Husbands who abandoned their children after disagreeing with their wives' choices in Zanzibar's election must provide for their families, a women's rights lawyer has told the BBC.
The call comes after divorces following October's election.
The vote on the semi-autonomous archipelago was cancelled.
Even so, Tanzania's Daily News reports eight women at a lawyers' meeting said their husbands had divorced them over their voting preference.
Saada Salum Issa, programme co-ordinator of the Zanzibar Female Lawyers Association, told the BBC Swahili service she had concerns about the divorces.
"This is really affecting democracy in the island as women's free choice is being compromised by their spouses' dictation," she said.
Some women had not voted in the poll because of divorce threats, she added.
The Daily News added that women whose husbands had left them were complaining that they had also abandoned their children.
The BBC's Aboubakar Famou in Tanzania says that while the vote at the polling booths is confidential, disagreements most probably occurred after discussions between the couples.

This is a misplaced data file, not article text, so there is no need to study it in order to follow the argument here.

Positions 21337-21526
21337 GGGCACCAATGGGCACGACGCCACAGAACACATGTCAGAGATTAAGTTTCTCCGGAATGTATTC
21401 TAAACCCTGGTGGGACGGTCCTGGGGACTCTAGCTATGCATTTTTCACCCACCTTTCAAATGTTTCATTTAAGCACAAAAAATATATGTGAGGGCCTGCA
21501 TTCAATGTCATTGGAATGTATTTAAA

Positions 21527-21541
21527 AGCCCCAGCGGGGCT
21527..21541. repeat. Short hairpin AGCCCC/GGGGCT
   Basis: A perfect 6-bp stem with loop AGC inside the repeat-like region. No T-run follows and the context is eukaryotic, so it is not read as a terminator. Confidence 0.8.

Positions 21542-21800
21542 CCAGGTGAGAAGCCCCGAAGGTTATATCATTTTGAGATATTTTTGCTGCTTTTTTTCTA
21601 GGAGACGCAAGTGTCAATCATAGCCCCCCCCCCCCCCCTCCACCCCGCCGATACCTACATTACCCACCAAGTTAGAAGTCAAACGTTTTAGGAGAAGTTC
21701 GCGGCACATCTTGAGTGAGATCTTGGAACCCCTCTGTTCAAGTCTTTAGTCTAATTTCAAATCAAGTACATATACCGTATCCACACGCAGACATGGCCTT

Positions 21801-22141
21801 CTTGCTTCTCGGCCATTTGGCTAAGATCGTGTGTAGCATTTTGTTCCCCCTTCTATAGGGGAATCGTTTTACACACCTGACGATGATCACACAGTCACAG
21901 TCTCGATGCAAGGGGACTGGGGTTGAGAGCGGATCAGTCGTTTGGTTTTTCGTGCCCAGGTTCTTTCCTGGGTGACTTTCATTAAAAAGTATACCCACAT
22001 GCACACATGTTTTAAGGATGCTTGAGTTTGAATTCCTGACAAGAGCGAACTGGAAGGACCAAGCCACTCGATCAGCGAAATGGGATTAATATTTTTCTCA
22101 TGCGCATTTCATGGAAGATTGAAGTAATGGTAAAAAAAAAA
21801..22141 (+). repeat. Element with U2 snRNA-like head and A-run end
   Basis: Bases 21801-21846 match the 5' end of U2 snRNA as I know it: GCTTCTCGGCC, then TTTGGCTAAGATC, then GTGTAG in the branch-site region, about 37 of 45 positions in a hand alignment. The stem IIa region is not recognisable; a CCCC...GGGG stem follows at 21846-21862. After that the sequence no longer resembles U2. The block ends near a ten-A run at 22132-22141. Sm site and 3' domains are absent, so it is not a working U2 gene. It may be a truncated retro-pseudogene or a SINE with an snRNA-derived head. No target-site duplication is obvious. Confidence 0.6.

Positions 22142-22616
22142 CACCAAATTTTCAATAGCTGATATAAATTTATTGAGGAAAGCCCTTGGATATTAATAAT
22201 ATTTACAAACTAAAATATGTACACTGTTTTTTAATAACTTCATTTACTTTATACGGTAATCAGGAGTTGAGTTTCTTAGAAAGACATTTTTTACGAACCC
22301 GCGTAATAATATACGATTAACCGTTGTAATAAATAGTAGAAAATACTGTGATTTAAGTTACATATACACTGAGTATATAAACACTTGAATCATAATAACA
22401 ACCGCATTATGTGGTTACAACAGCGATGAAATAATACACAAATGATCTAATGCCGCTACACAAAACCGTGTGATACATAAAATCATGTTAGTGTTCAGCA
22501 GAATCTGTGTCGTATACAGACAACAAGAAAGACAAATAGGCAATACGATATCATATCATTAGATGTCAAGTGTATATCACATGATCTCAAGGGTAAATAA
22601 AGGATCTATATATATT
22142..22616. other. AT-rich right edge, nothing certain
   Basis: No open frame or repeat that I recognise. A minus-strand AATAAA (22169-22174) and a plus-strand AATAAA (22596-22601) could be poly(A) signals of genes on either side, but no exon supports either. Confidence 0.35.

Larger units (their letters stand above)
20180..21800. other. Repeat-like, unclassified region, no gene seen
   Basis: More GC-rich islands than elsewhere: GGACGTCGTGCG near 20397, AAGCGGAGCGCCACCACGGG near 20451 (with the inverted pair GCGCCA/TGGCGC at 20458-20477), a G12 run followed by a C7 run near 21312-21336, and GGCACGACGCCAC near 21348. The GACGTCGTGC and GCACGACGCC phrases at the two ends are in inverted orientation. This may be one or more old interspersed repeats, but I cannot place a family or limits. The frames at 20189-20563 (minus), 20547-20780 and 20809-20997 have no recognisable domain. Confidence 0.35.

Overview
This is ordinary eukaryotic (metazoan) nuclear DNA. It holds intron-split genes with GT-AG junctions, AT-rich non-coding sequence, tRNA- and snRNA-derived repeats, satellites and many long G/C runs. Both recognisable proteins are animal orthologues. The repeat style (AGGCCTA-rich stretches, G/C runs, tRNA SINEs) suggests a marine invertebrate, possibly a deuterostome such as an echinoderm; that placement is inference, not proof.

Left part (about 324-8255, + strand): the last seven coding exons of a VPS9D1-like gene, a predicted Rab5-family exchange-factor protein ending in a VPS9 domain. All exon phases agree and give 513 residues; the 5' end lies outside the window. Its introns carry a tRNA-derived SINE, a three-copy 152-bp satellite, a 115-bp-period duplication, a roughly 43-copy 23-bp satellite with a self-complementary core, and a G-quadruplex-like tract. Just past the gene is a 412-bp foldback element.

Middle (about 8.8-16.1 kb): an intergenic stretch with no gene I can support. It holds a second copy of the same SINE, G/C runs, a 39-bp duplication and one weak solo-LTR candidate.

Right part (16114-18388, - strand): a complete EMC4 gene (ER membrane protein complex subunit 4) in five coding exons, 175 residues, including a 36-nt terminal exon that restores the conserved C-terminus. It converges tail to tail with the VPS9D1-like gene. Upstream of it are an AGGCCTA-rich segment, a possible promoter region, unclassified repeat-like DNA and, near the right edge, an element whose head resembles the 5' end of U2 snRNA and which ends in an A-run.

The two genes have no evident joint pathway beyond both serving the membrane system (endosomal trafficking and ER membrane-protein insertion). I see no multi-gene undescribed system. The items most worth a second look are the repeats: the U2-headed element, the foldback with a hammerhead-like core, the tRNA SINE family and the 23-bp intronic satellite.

There is little the women can do to challenge the men's actions in Zanzibar where 99% of the population is Muslim, he adds.
Zanzibar maintains a political union with Tanzania, but has its own parliament and president.
Its presidential vote were cancelled by the head of Zanzibar's electoral commission on grounds of alleged fraud.
International observers say the nationwide elections were largely "free and fair", but all groups raised concerns over the subsequent annulment of Zanzibar's local elections.
Zanzibar and Pemba Island
Semi-autonomous islands in union with Tanzania
Population 1.3 million
Area 2,461 sq km (950 sq miles)
Major language Kiswahili, English
Major religion Islam
Life expectancy 58 years (men), 62 years
Currency Tanzania shilling